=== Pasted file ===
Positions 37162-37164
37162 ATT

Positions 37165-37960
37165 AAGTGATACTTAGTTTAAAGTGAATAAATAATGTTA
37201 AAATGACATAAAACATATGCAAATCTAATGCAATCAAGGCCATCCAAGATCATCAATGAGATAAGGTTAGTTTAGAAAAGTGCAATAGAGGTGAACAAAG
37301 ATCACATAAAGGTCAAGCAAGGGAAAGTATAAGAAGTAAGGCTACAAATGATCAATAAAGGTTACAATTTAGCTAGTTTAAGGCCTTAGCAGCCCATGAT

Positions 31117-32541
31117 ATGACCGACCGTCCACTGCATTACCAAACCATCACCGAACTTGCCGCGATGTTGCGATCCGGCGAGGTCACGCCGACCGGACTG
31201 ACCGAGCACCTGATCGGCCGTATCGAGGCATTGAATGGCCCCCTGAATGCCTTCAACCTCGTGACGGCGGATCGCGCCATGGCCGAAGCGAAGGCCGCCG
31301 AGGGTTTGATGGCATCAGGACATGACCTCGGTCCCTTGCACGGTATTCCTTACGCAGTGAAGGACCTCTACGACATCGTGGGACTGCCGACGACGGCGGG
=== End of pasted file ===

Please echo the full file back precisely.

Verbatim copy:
Positions 37162-37164
37162 ATT

Positions 37165-37960
37165 AAGTGATACTTAGTTTAAAGTGAATAAATAATGTTA
37201 AAATGACATAAAACATATGCAAATCTAATGCAATCAAGGCCATCCAAGATCATCAATGAGATAAGGTTAGTTTAGAAAAGTGCAATAGAGGTGAACAAAG
37301 ATCACATAAAGGTCAAGCAAGGGAAAGTATAAGAAGTAAGGCTACAAATGATCAATAAAGGTTACAATTTAGCTAGTTTAAGGCCTTAGCAGCCCATGAT

Positions 31117-32541
31117 ATGACCGACCGTCCACTGCATTACCAAACCATCACCGAACTTGCCGCGATGTTGCGATCCGGCGAGGTCACGCCGACCGGACTG
31201 ACCGAGCACCTGATCGGCCGTATCGAGGCATTGAATGGCCCCCTGAATGCCTTCAACCTCGTGACGGCGGATCGCGCCATGGCCGAAGCGAAGGCCGCCG
31301 AGGGTTTGATGGCATCAGGACATGACCTCGGTCCCTTGCACGGTATTCCTTACGCAGTGAAGGACCTCTACGACATCGTGGGACTGCCGACGACGGCGGG